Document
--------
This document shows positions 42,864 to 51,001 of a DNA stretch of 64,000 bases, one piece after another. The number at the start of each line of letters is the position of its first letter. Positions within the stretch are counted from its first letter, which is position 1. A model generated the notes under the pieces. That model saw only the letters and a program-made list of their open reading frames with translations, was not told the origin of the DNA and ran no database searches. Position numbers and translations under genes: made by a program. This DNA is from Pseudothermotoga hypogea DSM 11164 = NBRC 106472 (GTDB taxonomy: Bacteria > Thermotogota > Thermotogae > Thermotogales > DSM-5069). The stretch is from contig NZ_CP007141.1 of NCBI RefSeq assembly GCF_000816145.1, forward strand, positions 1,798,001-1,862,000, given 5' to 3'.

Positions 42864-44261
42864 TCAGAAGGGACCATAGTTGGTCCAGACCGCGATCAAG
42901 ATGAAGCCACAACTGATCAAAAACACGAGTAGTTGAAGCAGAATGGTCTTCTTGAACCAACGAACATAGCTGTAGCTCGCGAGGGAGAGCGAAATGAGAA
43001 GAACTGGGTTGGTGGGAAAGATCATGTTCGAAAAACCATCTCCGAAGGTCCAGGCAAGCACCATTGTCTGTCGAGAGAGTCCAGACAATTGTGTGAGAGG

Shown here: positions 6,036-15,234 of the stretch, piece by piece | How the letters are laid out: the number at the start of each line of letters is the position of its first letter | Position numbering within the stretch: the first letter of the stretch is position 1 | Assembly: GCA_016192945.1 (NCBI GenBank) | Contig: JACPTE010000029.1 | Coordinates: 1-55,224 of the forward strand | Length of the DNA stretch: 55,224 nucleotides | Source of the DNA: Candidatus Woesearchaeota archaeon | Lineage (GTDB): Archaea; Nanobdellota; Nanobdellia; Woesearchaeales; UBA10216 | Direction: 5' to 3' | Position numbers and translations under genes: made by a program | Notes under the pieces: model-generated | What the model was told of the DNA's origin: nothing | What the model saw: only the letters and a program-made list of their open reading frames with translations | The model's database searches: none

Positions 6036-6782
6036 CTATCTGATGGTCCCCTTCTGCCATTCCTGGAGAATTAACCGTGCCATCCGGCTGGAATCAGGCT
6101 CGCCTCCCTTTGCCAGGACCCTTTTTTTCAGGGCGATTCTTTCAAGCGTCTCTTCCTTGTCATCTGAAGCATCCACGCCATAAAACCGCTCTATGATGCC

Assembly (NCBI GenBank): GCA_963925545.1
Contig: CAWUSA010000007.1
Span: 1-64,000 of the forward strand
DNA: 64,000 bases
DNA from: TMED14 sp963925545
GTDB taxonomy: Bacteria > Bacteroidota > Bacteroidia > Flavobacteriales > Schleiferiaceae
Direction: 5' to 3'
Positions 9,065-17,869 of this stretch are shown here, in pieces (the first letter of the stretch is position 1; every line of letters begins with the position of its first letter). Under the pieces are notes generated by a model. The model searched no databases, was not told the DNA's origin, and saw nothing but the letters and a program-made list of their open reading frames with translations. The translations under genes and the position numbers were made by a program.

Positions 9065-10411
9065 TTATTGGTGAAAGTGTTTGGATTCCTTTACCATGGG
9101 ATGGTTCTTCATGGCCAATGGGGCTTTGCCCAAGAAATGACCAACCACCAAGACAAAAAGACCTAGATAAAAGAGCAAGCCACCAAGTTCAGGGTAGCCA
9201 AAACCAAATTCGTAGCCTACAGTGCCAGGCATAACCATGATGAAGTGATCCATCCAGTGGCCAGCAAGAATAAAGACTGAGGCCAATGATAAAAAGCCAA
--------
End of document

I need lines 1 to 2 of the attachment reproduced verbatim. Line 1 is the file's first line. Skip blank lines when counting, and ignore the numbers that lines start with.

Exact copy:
This document shows positions 42,864 to 51,001 of a DNA stretch of 64,000 bases, one piece after another. The number at the start of each line of letters is the position of its first letter. Positions within the stretch are counted from its first letter, which is position 1. A model generated the notes under the pieces. That model saw only the letters and a program-made list of their open reading frames with translations, was not told the origin of the DNA and ran no database searches. Position numbers and translations under genes: made by a program. This DNA is from Pseudothermotoga hypogea DSM 11164 = NBRC 106472 (GTDB taxonomy: Bacteria > Thermotogota > Thermotogae > Thermotogales > DSM-5069). The stretch is from contig NZ_CP007141.1 of NCBI RefSeq assembly GCF_000816145.1, forward strand, positions 1,798,001-1,862,000, given 5' to 3'.

Positions 42864-44261